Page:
Smittle Cave

 Smittle Cave is located about five miles northwest of Grovespring. It is on the land settled by Jacob Smittle Jr. when he came to Missouri about 1841-43. It is one of the largest caves known in Missouri. It has fifteen passageways with a total length of more than two miles. It has a double entrance, the North one being thirty feet high and fifty feet wide, and the South one about the same size but filled with rock and debris.
  Five passageways were commercialized - the Main, Meander, Water, Ball Diamond and Formation. The cave has many large stalactites, stalagmites, strawtites, draperies and flowstone formations.
Jacob gave little thought to the cave until one day a lone Indian appeared at his cabin and asked to spend the night. Jacob didn't trust him and was about to refuse when the Indian said he would bed down in the cave across the hollow. Jacob was relieved and agreed. In the years that followed the Indian returned many times and it was his habit to sleep in the cave. He told Jacob that someday the cave would be valuable to his family.
  I don't know if this was the Indian who sparked the story of the Lost Indian Treasure or not. There was supposed to have been a medicine man who used the cave for his home. He was very powerful and highly paid for his work and was to have stored his treasures in the cave. One day the Medicine Man disappeared and to this day the treasure has not been found.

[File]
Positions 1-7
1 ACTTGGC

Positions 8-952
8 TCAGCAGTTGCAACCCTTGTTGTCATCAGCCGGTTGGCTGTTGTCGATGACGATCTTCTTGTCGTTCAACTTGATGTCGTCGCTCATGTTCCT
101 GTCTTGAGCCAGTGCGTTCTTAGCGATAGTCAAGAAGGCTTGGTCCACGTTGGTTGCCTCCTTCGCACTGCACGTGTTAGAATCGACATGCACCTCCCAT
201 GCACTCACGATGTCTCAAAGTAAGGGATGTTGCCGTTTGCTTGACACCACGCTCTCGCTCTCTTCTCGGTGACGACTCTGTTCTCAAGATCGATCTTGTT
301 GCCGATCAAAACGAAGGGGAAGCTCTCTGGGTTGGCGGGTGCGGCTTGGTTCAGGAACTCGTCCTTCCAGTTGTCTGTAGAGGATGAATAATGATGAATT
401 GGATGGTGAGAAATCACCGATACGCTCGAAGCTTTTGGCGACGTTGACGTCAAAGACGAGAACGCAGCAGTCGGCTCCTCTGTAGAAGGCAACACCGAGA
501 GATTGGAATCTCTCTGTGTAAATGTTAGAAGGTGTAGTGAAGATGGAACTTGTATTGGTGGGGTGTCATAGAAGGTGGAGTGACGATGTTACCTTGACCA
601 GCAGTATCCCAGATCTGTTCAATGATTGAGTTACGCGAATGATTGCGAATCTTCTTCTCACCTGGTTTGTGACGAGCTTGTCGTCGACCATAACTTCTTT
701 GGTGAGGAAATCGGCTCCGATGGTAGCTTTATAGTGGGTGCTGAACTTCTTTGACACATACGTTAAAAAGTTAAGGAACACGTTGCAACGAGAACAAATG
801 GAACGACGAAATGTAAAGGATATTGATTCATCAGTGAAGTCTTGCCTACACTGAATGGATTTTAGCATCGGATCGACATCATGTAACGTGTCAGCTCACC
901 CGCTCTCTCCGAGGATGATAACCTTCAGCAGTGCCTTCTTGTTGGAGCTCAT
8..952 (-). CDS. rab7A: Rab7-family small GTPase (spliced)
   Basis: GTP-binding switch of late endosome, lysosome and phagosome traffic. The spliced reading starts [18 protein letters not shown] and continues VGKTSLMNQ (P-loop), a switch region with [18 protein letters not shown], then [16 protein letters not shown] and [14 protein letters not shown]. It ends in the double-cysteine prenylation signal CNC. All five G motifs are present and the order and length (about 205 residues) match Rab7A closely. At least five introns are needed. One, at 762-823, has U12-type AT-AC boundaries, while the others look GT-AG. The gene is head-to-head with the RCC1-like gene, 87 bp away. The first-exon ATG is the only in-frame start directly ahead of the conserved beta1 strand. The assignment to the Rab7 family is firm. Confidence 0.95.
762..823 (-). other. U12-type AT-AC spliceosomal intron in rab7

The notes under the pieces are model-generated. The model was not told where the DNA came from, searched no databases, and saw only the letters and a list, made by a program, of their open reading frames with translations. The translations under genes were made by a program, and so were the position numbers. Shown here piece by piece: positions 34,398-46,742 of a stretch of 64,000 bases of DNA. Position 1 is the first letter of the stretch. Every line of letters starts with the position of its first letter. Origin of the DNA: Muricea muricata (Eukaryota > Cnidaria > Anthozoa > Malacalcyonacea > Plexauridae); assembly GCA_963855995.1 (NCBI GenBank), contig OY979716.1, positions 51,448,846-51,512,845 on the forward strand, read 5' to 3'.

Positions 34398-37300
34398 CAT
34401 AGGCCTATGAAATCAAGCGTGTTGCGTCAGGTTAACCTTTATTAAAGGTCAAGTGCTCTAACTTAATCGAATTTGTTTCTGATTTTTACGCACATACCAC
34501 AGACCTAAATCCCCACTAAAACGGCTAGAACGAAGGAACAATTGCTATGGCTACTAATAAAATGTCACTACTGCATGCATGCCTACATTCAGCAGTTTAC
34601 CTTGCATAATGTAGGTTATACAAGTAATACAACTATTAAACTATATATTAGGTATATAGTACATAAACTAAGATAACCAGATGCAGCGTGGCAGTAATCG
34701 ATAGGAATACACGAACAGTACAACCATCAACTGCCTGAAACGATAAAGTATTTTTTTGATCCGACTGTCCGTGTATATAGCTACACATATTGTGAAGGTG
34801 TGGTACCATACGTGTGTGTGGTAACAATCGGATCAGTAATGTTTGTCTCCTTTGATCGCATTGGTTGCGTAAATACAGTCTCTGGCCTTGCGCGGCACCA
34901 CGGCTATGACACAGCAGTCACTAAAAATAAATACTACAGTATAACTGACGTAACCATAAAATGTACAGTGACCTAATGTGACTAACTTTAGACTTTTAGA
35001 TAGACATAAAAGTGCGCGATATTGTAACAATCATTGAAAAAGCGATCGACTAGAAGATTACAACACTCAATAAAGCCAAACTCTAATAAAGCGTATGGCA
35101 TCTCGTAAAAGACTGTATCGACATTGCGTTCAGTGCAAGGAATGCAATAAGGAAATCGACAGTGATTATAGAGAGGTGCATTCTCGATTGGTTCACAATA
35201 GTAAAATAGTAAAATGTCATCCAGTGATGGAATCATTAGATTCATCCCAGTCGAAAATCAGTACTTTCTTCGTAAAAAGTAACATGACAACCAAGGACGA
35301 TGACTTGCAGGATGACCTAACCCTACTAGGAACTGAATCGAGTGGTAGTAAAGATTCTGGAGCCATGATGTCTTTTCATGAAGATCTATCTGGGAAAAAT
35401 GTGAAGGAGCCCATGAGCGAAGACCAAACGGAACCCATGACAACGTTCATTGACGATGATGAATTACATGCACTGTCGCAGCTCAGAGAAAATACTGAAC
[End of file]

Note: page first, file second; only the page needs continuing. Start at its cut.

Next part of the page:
When Jacob died his son David obtained the land. He had a dream of opening the public the cave he had explored as a boy. David divided his farm between his two sons, Alfonzo and John, Alfonzo getting the half with the cave. David died in 1917 and never saw his dream come true. Alfonzo followed his father's dream and in 1925, using boats and lanterns, Smittle Cave was opened.
Through the years that followed the cave became popular with tourists as well as local people who held many picnics, dances and foxhunts there. In time the boats were replaced with rock and wooden walks and the lanterns replaced with a Delco System used until the REA came to the area.
  The cave was open until the late 1950s when it was decided not to make the many needed repairs on the walks and it was closed, although occasional tours were given into the early 1960s.
  The cave now belongs to the Missouri Department of Conservation which bought it to protect an endangered species of gray bats. Smittle is one of four Missouri caves known to shelter a colony of this species of bat. Smittle Cave is no longer open to the public. Submitted by Don Smittle   Check out:


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